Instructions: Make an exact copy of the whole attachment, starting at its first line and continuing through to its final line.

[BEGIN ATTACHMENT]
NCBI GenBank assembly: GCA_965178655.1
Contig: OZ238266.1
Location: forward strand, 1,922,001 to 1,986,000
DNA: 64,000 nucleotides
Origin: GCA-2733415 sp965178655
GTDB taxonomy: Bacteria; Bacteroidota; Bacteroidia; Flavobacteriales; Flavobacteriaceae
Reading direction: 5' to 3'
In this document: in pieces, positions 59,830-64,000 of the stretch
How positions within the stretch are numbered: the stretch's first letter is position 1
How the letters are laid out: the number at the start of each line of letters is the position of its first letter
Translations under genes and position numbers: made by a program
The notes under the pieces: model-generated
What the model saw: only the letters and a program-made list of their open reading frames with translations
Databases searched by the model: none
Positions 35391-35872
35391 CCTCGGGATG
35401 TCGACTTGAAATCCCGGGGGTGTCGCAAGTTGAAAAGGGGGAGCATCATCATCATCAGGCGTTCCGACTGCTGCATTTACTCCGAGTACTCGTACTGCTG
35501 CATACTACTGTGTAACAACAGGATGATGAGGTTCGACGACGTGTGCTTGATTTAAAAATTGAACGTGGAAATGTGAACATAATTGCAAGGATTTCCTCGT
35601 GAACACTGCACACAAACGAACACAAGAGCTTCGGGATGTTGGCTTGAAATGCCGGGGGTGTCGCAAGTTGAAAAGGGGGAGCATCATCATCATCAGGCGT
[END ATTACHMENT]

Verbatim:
NCBI GenBank assembly: GCA_965178655.1
Contig: OZ238266.1
Location: forward strand, 1,922,001 to 1,986,000
DNA: 64,000 nucleotides
Origin: GCA-2733415 sp965178655
GTDB taxonomy: Bacteria; Bacteroidota; Bacteroidia; Flavobacteriales; Flavobacteriaceae
Reading direction: 5' to 3'
In this document: in pieces, positions 59,830-64,000 of the stretch
How positions within the stretch are numbered: the stretch's first letter is position 1
How the letters are laid out: the number at the start of each line of letters is the position of its first letter
Translations under genes and position numbers: made by a program
The notes under the pieces: model-generated
What the model saw: only the letters and a program-made list of their open reading frames with translations
Databases searched by the model: none
Positions 35391-35872
35391 CCTCGGGATG
35401 TCGACTTGAAATCCCGGGGGTGTCGCAAGTTGAAAAGGGGGAGCATCATCATCATCAGGCGTTCCGACTGCTGCATTTACTCCGAGTACTCGTACTGCTG
35501 CATACTACTGTGTAACAACAGGATGATGAGGTTCGACGACGTGTGCTTGATTTAAAAATTGAACGTGGAAATGTGAACATAATTGCAAGGATTTCCTCGT
35601 GAACACTGCACACAAACGAACACAAGAGCTTCGGGATGTTGGCTTGAAATGCCGGGGGTGTCGCAAGTTGAAAAGGGGGAGCATCATCATCATCAGGCGT